… Mr. Trump repeatedly jumps the guardrails that his predecessors heeded. 

… He called various targets of his ire “crazy,” “psycho,” “short and fat,” “crooked,” “totally inept,” “a joke,” “dumb as a rock,” “disgusting,” “puppet,” “weak and out of control,” “sleazy,” “wacky,” “totally unhinged,” “incompetent,” “lightweight” and “the dumbest man on television.” Among others.

…. Mr. Trump’s decisions, announced over Twitter, often seem like spur-of-the-moment reactions to something he has seen on television.

…. Over 72 hours, Mr. Trump had nonetheless demonstrated that he had brought his personal mottos, “always get even” and “hit back harder than you were hit,” to the White House.

…. “This is a man, Trump, who has no compunctions about attacking people in ways that diminish the office of the president.”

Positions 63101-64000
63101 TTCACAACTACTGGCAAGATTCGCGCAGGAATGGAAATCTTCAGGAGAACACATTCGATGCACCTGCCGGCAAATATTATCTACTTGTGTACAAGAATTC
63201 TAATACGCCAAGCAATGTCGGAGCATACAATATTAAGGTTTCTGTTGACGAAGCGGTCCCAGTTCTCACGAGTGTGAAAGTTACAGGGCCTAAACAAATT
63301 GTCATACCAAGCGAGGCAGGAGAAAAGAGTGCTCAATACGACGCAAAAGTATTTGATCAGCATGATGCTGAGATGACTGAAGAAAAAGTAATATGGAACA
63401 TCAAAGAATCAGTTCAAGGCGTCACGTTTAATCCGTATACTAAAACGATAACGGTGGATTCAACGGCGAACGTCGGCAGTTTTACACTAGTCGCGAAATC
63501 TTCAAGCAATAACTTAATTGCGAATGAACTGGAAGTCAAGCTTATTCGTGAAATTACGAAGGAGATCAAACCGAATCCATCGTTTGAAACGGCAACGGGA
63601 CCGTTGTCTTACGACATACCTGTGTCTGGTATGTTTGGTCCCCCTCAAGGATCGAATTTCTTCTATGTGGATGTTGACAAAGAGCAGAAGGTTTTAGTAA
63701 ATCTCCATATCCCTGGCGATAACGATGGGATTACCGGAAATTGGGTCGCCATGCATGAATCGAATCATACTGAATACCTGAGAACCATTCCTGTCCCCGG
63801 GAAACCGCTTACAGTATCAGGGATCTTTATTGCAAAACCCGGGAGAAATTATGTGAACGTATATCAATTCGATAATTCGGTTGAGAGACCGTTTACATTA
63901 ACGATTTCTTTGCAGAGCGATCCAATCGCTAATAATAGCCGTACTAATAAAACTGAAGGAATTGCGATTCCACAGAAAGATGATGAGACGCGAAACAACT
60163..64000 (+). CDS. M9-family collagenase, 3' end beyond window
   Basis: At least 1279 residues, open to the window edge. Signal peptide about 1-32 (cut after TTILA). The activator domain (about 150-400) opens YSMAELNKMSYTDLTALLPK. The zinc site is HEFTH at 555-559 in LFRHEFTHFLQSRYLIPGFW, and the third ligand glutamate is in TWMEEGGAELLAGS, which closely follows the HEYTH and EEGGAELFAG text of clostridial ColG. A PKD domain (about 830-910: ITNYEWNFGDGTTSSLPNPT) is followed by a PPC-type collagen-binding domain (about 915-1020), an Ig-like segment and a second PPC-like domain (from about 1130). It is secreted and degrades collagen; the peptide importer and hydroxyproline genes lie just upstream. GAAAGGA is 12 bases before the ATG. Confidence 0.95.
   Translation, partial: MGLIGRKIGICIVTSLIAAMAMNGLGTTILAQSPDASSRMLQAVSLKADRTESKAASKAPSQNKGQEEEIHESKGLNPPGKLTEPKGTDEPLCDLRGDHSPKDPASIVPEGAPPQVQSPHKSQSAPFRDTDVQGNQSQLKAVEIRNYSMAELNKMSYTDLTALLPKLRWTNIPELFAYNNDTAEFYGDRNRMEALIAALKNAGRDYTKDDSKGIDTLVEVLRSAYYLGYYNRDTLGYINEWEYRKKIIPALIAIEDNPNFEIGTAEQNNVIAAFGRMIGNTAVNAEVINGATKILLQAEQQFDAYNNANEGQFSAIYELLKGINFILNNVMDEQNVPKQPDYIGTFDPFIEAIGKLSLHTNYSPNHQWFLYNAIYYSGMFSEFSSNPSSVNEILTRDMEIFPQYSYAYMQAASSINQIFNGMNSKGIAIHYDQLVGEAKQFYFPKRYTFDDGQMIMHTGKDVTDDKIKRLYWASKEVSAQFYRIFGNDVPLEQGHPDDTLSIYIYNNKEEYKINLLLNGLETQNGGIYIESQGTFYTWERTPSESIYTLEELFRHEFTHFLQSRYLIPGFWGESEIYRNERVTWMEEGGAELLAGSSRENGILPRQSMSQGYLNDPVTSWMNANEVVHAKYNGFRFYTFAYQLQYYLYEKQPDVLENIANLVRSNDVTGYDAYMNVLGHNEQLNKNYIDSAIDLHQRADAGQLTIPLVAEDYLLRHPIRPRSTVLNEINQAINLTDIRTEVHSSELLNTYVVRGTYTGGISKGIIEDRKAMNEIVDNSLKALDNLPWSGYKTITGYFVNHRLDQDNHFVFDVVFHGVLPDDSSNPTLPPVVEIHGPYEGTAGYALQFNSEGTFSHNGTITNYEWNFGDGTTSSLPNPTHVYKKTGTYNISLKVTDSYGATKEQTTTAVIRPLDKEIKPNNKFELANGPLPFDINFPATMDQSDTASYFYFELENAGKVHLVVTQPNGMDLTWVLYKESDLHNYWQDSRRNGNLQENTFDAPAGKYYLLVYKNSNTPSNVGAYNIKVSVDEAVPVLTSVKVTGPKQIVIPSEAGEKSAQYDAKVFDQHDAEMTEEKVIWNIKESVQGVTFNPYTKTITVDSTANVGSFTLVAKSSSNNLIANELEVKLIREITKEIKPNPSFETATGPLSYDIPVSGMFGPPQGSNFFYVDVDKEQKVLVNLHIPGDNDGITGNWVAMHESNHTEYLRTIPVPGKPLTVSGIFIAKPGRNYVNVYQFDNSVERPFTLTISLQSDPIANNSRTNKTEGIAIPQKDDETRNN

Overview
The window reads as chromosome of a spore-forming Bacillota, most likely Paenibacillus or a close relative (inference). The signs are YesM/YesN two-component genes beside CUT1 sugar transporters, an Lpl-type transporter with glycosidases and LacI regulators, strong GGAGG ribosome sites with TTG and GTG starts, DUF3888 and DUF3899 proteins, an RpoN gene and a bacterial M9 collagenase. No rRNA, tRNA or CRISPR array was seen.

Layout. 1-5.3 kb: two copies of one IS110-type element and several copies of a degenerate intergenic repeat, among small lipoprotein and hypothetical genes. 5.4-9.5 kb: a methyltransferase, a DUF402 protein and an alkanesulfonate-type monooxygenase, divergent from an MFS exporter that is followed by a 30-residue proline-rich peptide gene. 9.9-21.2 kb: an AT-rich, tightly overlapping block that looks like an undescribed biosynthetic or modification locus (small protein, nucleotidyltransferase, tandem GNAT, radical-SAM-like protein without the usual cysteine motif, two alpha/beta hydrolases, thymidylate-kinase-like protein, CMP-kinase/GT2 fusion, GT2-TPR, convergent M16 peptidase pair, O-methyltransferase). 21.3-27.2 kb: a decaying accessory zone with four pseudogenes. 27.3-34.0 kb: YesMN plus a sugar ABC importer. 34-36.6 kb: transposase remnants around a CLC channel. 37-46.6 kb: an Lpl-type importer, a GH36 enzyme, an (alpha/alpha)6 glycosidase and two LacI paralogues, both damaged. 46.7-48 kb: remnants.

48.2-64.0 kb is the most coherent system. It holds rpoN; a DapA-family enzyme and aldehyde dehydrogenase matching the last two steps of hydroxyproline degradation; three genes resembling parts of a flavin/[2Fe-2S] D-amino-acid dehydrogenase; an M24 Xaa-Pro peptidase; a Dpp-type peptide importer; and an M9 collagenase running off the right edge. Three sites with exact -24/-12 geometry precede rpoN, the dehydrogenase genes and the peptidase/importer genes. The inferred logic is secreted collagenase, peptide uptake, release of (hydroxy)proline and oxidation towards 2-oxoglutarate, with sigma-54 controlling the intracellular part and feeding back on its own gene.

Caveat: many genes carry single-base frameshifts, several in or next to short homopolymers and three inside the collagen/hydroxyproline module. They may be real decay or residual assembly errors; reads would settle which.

…. “Trump is at war, but I don’t think he’s thought through the war,” he said. “This is not healthy when a president bashes certain institutions or questions the motivations of certain people, though some probably deserve it. Nor is it healthy when the media and the elite question the president’s very character.”

… “The good news is he’s been so incompetent and he’s got such a short attention span.//

Saturday, Dec. 30, 2017
This would be a balanced article had it not concluded with quotes
 from a psychiatrist using the examples of doctors who
gave cover to  Nazi eugenics policies and those who helped
 confine dissidents in China (he left out Russia). The opposing
 view is omitted, which is that psychiatrists should have
 been expressing outrage at the psychopathic Hitler.